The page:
|Severe cyclonic storm (IMD)|
|Category 1 Tropical cyclone (SSHWS)|
Cyclone Laila on May 19
|Formed||May 17, 2010|
|Dissipated||May 21, 2010|
|Highest winds||3-minute sustained:
100 km/h (65 mph)
120 km/h (75 mph)
|Lowest pressure||986 mbar (hPa); 29.12 inHg|
|Damage||$117.49 million (2010 USD)|
|Areas affected||Sri Lanka, India|
|Part of the 2010 North Indian Ocean cyclone season|
Cyclonic Storm Laila named by Pakistan (IMD designation:BOB 01, JTWC designation:01B) is the first cyclonic storm to affect southeastern India in May since the 1990 Andhra Pradesh cyclone. The first tropical cyclone of the 2010 North Indian Ocean cyclone season, Laila developed on May 17 in the Bay of Bengal from a persistent area of convection. Strengthening as it tracked northwestward, it became a severe cyclonic storm on May 19. The next day, Laila made landfall in Andhra Pradesh, and it later dissipated over land. It caused flooding and damage along its path. Laila is an Arabic name, meaning Night. It is the worst storm to hit Andhra Pradesh over the last 14 years.
In the middle of May 2010, an area of convection, or thunderstorms, persisted about 865 miles (1400 km) south of the Indian city of Kolkata (formerly Calcutta) in the Bay of Bengal. It was initially disorganized, although satellite imagery indicated a mid-level circulation. After a few days, the convection began consolidating around a developing low-level circulation, and rainbands became evident. With low amounts of wind shear in the region, the Joint Typhoon Warning Center (JTWC) assessed its chances of development as fair. The official warning agency in the basin – the India Meteorological Department (IMD) – classified the system as Depression BOB 001 at 0900 UTC on May 17. About three hours after the depression was first classified, the IMD upgraded the system to a deep depression, indicating sustained winds of at least 34 mph (55 km/h).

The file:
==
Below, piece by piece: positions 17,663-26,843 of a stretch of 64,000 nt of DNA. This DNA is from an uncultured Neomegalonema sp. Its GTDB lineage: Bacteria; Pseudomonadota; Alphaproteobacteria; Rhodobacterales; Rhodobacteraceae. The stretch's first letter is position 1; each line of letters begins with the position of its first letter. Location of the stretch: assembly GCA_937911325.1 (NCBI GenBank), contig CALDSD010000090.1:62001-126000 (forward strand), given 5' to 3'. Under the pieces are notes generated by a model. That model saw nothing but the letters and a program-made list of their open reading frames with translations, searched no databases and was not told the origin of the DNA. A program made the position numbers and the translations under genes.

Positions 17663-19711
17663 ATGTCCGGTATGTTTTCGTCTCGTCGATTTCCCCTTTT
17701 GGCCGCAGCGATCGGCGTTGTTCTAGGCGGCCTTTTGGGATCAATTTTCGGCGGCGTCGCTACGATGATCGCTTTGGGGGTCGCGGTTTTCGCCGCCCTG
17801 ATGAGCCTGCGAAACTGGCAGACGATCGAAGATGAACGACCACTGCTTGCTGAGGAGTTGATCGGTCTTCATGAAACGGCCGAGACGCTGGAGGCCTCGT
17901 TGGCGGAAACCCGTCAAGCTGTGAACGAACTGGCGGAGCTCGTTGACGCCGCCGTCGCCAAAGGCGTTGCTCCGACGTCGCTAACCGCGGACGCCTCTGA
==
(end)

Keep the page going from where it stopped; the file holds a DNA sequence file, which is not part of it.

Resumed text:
Late on May 17, the JTWC classified the system as Tropical Cyclone 01B, based on further organization. By that time, it was located about 485 miles (780 km) east-southeast of Chennai, Tamil Nadu, and was moving westward due to its position southwest of the subtropical ridge. The IMD upgraded the deep depression to Cyclonic Storm Laila early on May 18. With further consolidation of the convection throughout the day, the JTWC noted that the storm "[appeared] to be rapidly intensifying", which is a term referring to a quick drop in barometric pressure that usually coincides with a sharp increase in winds. By late on May 18, an eye feature became evident on satellite imagery, and at 0000 UTC on May 19, the JTWC assessed Laila as producing peak winds of 75 mph (120 km/h), the equivalent of a minimal hurricane. A few hours later, the IMD upgraded Laila to a severe cyclonic storm.
After reaching peak intensity, Laila briefly decelerated as it moved around the periphery of the subtropical ridge. At the same time, wind shear began increasing, and the cyclone began weakening as it remained just off the coast. Between 1100 and 1200 UTC on May 20, Laila made landfall near Bapatla, Andhra Pradesh.
Preparations and impact